Vitamin A deficiency and malaria

Vitamin A supplements in malaria-endemic areas can help reduce infections in children by one-third, according to the most recent Malaria Journal.



“Malaria and vitamin A deficiency in African children: a vicious circle?” analyzed results from studies dating back to 1995 conducted in Ghana, Papua New Guinea and Burkina Faso.



In Papua New Guinea and Burkina Faso, vitamin A supplements decreased malaria infections by one-third.



Peter Olumese with the World Health Organization’s (WHO) Global Malaria Programme told IRIN that though the relationship between vitamin A deficiency and malaria requires more research, it is clear that vitamin A supplements strengthen children to withstand a wide range of infectious diseases.



“We do not need to wait for all the answers,” said Olumese. “While waiting on results [of further studies into the link], vitamin A supplements can be used to decrease morbidity and mortality in children, including those at risk of malaria.”



Vitamin supplements boost children’s overall immunity and can reduce under-five deaths by up to 30 percent, according to WHO.



Under-five children in Africa and Southeast Asia had the highest levels of vitamin A deficiency from 1995-2005, according to WHO. Almost 150 million children suffered from night blindness and lack of lifesaving biochemicals that come from vitamin A.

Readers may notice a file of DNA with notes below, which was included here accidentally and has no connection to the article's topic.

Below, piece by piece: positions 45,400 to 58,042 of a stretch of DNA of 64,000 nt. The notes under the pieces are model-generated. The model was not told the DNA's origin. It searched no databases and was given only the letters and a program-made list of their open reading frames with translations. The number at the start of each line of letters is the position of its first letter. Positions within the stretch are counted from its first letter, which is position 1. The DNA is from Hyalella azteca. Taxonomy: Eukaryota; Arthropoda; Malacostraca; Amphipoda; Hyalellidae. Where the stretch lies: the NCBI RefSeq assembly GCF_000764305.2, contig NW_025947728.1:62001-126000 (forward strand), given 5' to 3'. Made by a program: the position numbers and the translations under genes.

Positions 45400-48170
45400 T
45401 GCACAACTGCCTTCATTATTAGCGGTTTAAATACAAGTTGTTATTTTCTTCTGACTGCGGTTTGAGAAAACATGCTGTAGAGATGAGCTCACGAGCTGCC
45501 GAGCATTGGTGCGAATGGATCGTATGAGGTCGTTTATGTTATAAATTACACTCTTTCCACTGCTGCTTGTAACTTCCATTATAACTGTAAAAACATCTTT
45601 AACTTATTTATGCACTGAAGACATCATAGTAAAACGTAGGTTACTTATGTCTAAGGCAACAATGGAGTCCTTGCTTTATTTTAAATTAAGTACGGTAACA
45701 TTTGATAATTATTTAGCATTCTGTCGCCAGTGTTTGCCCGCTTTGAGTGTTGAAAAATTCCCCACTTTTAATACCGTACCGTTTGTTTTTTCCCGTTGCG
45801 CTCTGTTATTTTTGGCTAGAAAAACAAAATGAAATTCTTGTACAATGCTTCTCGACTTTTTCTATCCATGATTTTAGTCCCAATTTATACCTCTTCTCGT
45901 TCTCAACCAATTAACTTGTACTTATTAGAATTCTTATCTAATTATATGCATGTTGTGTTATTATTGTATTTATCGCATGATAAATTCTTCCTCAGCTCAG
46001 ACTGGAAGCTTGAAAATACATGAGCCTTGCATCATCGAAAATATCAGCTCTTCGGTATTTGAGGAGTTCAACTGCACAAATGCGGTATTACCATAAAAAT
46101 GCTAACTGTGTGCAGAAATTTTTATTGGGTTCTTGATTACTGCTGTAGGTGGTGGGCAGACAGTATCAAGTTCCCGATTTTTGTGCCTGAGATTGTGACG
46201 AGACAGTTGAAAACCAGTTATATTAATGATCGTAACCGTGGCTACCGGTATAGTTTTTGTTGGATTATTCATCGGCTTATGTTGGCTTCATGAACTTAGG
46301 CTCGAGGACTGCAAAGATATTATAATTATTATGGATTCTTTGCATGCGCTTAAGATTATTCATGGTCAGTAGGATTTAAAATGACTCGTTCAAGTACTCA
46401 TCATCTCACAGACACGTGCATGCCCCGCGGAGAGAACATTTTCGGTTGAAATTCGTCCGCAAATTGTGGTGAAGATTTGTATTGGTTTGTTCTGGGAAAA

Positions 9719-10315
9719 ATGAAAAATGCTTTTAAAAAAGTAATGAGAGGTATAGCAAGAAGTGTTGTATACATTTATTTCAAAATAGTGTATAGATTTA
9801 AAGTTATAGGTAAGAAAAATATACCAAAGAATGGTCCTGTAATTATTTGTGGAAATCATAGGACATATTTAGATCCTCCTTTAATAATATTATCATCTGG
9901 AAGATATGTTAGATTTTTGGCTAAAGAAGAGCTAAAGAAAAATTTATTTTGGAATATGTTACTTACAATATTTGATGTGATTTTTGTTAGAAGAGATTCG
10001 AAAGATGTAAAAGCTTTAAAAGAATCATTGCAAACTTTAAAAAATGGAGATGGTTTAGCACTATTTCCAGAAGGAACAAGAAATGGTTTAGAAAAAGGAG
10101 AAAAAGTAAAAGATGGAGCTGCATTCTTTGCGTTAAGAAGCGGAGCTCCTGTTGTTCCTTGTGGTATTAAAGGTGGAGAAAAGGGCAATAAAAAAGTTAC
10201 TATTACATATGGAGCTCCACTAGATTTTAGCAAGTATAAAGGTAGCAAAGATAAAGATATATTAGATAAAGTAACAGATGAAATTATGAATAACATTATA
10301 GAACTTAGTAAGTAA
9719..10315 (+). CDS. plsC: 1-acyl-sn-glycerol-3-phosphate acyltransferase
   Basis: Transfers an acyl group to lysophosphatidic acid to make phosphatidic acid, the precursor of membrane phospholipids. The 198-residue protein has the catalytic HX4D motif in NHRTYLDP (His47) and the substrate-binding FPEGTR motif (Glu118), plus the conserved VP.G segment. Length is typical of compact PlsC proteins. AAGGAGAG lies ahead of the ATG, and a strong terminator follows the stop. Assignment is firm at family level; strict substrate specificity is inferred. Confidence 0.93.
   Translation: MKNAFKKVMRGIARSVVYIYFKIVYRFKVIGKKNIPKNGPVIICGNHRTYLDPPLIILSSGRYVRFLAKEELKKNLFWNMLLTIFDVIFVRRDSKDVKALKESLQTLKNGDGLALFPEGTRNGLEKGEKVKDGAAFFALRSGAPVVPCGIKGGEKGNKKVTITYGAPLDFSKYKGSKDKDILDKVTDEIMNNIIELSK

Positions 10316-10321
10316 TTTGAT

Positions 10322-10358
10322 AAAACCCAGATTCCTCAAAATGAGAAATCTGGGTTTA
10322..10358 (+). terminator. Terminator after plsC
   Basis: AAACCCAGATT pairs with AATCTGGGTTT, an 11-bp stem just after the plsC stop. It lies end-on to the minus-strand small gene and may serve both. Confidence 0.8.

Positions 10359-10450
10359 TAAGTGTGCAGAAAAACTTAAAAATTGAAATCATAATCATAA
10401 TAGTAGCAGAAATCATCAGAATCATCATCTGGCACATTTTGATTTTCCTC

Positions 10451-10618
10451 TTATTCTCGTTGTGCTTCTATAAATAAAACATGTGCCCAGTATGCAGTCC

The UN Children’s Fund (UNICEF) estimates it reaches 70 percent of children worldwide at risk for vitamin A deficiency with supplements twice a year, the medically recommended amount. But that leaves one-third who might not be receiving the minimum requirement, WHO’s Olumese told IRIN.









''...When donors leave, so do the vitamin A supplements''

“Vitamin A supplement programming is often run as a donor-funded project and is not tied in with national child health programmes. When donors leave, so do the vitamin A supplements,” he said.



Banda Ndiaye with the non-profit Micronutrient Initiative, which helps governments carry out twice-yearly micronutrient campaigns, told IRIN that health budgets rarely set aside sufficient funds for nutrients. “Resource allocation is very competitive and the basis of allocation may have as much to do with which constituency has more influence [rather] than what is needed most.”



At a 2008 malnutrition conference hosted by the Copenhagen Consensus Center, economists calculated that an annual US$60-million investment in micronutrients, especially vitamin A and zinc, would yield annual benefits of more than $1 billion, including health care cost savings. 



Vitamin A capsules cost on average 2 US cents each.



One high-strength vitamin A supplement every six months can save a child from death and disease, according to Micronutrient Initiative.



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